The War on Terrorism in light of transatlantic struggle for influence


The world is too big and too diverse to have only one center of power. Today Washington, an economic and military powerhouse, stands tall above others. However, the second Rome, a long-time dream of Moscow, has emerged indeed and it is fortunately the closest ally – historically, politically, and culturally – of the first. It is

Brussels. Europe deserves to be recognized by the United States as the world power because equality cannot be measured. Acknowledgment by the stronger side does the trick. And Europe is ready to be Europe again in terms of prestige, influence, inspiration, and source of power. History is made by individuals thus it is entirely up to the transatlantic statesmen to find a satisfactory to both sides compromise, a way to move forward together as a healthy entity.

The war on terrorism has only begun. It will be a long struggle that only the most determined will win in the end. Because this war, just as any other, can be won. Despite the controversy and mystery of 9/11 of how and why so inhumane an atrocity could have happened, the Atlantic allies united in efforts in the war against Taliban regime in Afghanistan in the fall of 2001. Despite almost opposite assessments of how an Iraq invasion in March 2003 would affect the war on terrorism, it can be argued that both Americans and Europeans were right, and both were wrong as well. Despite the lack of trust that has poisoned the transatlantic relations one can only hope that a joint effort of the most successful alliance in history will remain intact so that the “West” can secure the final triumph. It must be, nonetheless, a humble victory turning today’s enemies into tomorrow’s friends as in the case with Germany and Japan after World War II.

That terrorism is here is undeniable. That people behind the vicious attacks are clever, determined and ruthless is even more undeniable. They are thirsty for blood and want to spread fear using media and internet. The actual joint response is a must to ensure the success of getting rid of that minority that stands behind terrorism. Because it is only a minority yet indisputably loud and fearless. Majority that values peace, democracy, tolerance and all the freedoms must be even louder and more valiant. Let them know that we are here as well and we are not afraid!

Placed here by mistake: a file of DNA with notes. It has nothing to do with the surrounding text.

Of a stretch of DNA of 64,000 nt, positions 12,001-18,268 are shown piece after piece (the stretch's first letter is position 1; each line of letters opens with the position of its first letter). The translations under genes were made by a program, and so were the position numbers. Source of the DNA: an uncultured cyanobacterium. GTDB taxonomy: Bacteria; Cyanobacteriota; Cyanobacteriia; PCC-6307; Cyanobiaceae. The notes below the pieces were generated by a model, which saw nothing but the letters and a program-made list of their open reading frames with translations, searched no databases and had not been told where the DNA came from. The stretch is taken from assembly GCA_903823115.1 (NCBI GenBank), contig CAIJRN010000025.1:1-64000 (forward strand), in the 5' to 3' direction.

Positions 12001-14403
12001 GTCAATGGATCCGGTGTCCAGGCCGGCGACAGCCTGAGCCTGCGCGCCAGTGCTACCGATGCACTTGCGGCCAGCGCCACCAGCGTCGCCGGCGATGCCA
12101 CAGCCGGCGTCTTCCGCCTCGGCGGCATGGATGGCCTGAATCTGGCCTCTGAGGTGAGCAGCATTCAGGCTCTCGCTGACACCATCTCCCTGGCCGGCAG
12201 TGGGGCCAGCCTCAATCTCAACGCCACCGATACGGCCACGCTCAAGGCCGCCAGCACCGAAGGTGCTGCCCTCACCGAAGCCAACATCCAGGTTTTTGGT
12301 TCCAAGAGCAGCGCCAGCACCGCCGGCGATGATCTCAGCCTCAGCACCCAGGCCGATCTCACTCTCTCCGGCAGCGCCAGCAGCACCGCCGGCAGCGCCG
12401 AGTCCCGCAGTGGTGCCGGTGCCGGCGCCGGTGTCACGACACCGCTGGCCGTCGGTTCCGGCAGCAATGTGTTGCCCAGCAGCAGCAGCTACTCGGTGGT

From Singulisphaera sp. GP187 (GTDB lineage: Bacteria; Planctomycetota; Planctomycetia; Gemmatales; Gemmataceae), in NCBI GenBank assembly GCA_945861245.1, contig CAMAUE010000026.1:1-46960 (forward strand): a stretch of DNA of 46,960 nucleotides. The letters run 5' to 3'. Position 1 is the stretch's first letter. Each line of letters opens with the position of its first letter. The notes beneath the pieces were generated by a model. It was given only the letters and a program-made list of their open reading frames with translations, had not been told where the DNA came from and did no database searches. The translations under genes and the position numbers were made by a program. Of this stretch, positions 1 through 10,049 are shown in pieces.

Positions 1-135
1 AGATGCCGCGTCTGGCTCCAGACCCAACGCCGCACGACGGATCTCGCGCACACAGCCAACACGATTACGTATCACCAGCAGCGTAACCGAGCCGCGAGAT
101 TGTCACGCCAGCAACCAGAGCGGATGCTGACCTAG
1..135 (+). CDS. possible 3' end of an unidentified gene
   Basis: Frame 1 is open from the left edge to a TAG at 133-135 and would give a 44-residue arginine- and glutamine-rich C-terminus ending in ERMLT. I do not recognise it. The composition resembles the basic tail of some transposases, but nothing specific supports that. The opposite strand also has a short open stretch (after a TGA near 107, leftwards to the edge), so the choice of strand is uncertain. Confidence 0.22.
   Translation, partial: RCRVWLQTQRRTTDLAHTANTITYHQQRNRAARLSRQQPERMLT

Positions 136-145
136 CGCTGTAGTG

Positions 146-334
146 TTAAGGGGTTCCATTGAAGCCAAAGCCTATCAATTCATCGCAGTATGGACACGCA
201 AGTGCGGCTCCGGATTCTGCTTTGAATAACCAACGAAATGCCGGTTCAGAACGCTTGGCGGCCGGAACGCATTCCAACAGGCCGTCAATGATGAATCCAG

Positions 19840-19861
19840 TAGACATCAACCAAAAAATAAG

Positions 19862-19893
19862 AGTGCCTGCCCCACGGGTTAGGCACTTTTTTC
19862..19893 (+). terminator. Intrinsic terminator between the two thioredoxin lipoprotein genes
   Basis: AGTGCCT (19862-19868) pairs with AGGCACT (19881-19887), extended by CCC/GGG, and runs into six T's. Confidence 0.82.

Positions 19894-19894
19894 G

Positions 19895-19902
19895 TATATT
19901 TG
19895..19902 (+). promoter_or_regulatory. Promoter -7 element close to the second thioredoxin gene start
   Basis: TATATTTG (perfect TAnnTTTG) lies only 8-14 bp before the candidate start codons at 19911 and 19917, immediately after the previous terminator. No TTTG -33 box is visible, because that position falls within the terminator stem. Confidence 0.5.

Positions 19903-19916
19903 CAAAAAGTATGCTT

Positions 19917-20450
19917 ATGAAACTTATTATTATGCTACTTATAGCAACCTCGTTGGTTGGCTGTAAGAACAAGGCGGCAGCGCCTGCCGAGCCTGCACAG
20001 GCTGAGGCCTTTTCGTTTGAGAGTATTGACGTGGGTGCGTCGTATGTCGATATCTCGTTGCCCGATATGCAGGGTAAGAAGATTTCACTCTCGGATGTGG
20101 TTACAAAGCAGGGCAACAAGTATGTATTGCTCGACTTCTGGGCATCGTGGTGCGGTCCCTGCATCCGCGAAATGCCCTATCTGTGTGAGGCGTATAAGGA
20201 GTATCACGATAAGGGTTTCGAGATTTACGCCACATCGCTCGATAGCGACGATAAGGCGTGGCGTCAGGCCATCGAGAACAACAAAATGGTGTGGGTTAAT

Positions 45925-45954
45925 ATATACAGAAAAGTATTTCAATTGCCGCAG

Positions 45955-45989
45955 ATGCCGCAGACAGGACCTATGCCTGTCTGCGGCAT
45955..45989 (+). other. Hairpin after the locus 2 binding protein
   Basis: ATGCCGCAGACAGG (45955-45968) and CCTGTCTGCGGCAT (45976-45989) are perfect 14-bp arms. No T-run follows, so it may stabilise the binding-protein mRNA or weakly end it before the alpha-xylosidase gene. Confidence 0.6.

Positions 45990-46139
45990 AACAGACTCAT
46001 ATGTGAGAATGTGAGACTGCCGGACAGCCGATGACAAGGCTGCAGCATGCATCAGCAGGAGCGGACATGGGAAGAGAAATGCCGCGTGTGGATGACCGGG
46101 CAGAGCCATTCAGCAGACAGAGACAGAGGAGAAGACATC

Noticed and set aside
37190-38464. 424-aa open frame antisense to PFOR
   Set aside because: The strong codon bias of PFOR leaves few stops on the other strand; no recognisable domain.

It is on the Eurasian subcontinent that world conflicts – and Euro-American clash of interests as well – are occurring today with the emphasis on the Middle East and East Asia regions. China’s growing political, economic and military ambitions, with a possible Taiwanese clash that can trigger a much wider conflict, and the Russian president’s rhetoric and conduct in domestic and foreign policies – Mr. Putin’s return to Soviet-style centralization of power and his meddling in the former Soviet republics, especially Ukraine – prove that Francis Fukuyama was wrong: history never ends. Therefore the current war on terrorism must be comprehended in a much wider context. Therefore it is in the EU interest to practice a pro-Atlantic foreign policy as long as it can foresee it. It is in US interest to do the same. Because only together do they form an unmatched bloc of political, economic and military leadership. Only together are they the core o global stability. The sooner both powers accept it, the better because there is much to be done by transatlantic partners.

Damian Malek

The full MA dissertation: “The war on terrorism in light of transatlantic struggle for influence” (Jagiellonian University, Krakow, Poland. September 2004).

For a copy of the full dissertation, please contact the author at:

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